Posts Tagged ‘teacher’

Teacher Tune-Up | Creating a Life You Love

by Sandi Duncan Do you ever stop to wonder if there’s more to life than this? You’ve worked hard, created a wonderful career, and have a great family and network of friends. Yet you still have a nagging feeling that something is missing. Poet and author Maya Angelou wrote, “My mission in life is not…

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Collective Wisdom | Classroom Connection: Hold Your Story

Ideas and advice from our readers Our youngest students often have many stories they are aching to share. Losing a tooth, eating pancakes for breakfast, falling off a scooter, or going up a shoe size—these stories represent the big adventures in their lives. Of course, most of these stories do not relate to dance. Their…

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Check, Please | How to vet potential studio employees

by Jill Randall Think about your most valued employees. How long have they been at your studio? What do they teach? What makes them so special, loved, and valued by staff and families alike? And how did you find, interview, and select them? Hiring is a time-consuming, multi-step process, but it’s worth it when you…

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Editor Speak | That’s the Work

One of my favorite dance-teacher phrases is “That’s the work.” I’ve heard many teachers say it, always with a look of deep satisfaction. I can tell they love that “Aha!” moment when teacher and student together figure out what an exercise or step is really all about. When you finally feel those inner thigh muscles…

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On My Mind | The Beginning of a New Season

Words from the publisher The beginning of a new season offers dance teachers and studio owners a clean slate with awesome possibilities. Faculty and kids are enthusiastic about returning to the studio, but what can we do to maintain that enthusiasm throughout the season? Although classes always have a certain structure, usually consisting of a…

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Collective Wisdom | Reality Check | Parent-Teacher Conferences

Reality Check: Parent-Teacher Conferences Q: I’ve always been very open and available to discuss a student’s progress when parents have concerns, and during optional end-of-year conversations. But I have some mothers who request parent conferences every couple of months. I have to spend time not only holding these conferences, but collecting pertinent info from multiple…

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July 2017 | Ask Rhee Gold | Retaining Recital Choreography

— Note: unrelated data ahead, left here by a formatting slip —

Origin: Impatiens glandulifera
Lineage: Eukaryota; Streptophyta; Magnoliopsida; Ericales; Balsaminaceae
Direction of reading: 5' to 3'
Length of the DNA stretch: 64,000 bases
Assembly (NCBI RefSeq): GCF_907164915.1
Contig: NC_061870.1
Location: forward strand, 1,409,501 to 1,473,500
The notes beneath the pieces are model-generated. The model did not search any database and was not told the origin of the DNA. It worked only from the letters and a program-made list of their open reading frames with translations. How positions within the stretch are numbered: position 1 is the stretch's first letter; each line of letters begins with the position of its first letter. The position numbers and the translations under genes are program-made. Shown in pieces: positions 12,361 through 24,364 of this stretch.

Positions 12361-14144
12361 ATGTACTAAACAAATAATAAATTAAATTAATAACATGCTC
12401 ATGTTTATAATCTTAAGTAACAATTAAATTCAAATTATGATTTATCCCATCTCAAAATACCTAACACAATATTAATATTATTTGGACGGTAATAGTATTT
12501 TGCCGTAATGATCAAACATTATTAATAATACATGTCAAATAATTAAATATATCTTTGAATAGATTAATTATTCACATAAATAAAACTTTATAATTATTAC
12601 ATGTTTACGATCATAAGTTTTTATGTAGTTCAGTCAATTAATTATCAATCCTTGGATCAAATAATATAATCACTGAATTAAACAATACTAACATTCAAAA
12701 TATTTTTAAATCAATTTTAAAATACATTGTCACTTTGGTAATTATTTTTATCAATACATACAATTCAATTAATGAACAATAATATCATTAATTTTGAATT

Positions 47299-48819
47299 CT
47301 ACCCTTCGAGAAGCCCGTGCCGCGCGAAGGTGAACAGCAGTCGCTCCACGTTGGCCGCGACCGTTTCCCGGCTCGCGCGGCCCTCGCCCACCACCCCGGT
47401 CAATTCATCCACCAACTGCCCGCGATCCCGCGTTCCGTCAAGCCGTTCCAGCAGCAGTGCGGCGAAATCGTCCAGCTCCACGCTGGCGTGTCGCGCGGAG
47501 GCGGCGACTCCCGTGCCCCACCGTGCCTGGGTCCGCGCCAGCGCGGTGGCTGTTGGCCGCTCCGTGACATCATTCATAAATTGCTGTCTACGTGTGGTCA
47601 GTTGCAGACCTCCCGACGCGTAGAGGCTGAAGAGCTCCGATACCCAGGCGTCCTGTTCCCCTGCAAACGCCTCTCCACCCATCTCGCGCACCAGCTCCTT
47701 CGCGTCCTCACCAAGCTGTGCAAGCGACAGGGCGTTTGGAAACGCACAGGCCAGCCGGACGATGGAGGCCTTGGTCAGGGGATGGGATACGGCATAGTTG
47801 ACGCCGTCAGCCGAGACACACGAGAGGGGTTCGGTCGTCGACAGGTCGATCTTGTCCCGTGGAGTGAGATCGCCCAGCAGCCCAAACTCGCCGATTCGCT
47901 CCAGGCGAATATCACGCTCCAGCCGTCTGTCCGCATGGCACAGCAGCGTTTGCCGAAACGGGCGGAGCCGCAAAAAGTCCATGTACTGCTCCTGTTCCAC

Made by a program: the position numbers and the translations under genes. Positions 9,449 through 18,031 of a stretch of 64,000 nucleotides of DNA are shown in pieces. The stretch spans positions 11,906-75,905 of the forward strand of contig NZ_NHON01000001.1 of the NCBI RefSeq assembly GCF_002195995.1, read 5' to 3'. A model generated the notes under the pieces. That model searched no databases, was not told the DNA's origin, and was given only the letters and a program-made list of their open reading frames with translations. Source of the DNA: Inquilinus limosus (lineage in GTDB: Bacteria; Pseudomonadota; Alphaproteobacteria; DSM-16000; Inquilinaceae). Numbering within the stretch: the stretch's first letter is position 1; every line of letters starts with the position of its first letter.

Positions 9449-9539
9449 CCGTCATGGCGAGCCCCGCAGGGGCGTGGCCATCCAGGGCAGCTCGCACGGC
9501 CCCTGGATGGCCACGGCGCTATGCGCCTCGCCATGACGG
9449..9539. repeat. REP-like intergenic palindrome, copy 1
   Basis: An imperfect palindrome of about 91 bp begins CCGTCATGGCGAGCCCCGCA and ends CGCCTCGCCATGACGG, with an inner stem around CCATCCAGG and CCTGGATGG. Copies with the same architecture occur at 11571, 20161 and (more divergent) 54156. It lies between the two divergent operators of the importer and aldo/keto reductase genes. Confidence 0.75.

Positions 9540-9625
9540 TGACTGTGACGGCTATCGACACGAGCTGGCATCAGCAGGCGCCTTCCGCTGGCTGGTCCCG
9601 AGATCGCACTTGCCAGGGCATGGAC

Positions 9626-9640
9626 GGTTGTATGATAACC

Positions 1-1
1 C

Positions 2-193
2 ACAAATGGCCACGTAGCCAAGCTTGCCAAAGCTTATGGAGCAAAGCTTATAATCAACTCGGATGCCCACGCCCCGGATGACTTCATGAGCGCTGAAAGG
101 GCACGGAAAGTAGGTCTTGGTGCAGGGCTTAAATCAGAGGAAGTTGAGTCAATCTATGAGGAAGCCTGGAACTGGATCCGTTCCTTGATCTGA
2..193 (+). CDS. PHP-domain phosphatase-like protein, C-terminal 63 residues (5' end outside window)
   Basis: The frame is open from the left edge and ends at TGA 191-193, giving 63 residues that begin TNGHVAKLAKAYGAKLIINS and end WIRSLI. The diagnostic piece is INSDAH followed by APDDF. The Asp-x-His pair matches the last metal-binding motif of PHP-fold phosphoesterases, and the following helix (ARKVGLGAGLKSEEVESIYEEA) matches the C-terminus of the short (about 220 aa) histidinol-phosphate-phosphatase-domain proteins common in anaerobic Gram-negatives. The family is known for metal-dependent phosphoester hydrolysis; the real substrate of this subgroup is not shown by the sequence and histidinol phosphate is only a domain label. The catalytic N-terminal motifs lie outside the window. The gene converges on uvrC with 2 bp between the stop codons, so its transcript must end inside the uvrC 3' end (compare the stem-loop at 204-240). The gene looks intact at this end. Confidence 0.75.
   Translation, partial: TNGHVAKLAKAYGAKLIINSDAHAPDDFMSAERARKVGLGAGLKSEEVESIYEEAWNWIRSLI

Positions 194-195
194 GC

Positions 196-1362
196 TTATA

Advice for dance teachers | Retaining Recital Choreography Dear Rhee, What are your strategies to help students retain recital choreography? This year was especially hard, which resulted in a lot of stress for my students and me. I know I must be missing some tricks of the trade. Any expertise is appreciated. —Mikala Hi Mikala,…

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July 2017 | Tips for Modern & Contemporary Teachers | Contemporary Classroom Etiquette

Contemporary Classroom Etiquette by Jennifer McQuiston Lott Tip 1 Ballet has its history of established etiquette; classic modern techniques such as Graham or Limón follow clear rules of conduct. A typical contemporary class may be more relaxed, but classroom etiquette is still important. Outlining and enforcing a code of behavior will prepare your contemporary students…

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July 2017 | FYI | Chuck Davis, African Dance Enthusiast, Dies

A passionate proponent of African dance, Charles “Baba Chuck” Davis, died May 14 in Durham, North Carolina, where he had taught with the American Dance Festival for decades, and founded the African American Dance Ensemble in 1983. He was 80. The New York Times said Davis “considered dance an agent of social change,” and shared…

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July 2017 | EditorSpeak

Butterflies and Beginnings I have a confession to make: The last time I taught dance was many years ago, although the butterflies I felt before every class are still fresh in my mind. My university’s dance department required its students to teach a semester-long dance class to preschoolers at the school’s childcare center. My first…

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July 2017 | Tips for Tap Teachers | Everything Old Is New Again

Everything Old Is New Again by Thelma Goldberg Tip 1 Summer is a perfect time to plan ahead for a fabulous new year of tap dance programming. Remember, investing now in your own growth and training (with intensives, books, DVDs, etc.) will pump new energy and ideas into your classes. Begin by planning new warm-ups…

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July 2017 | On My Mind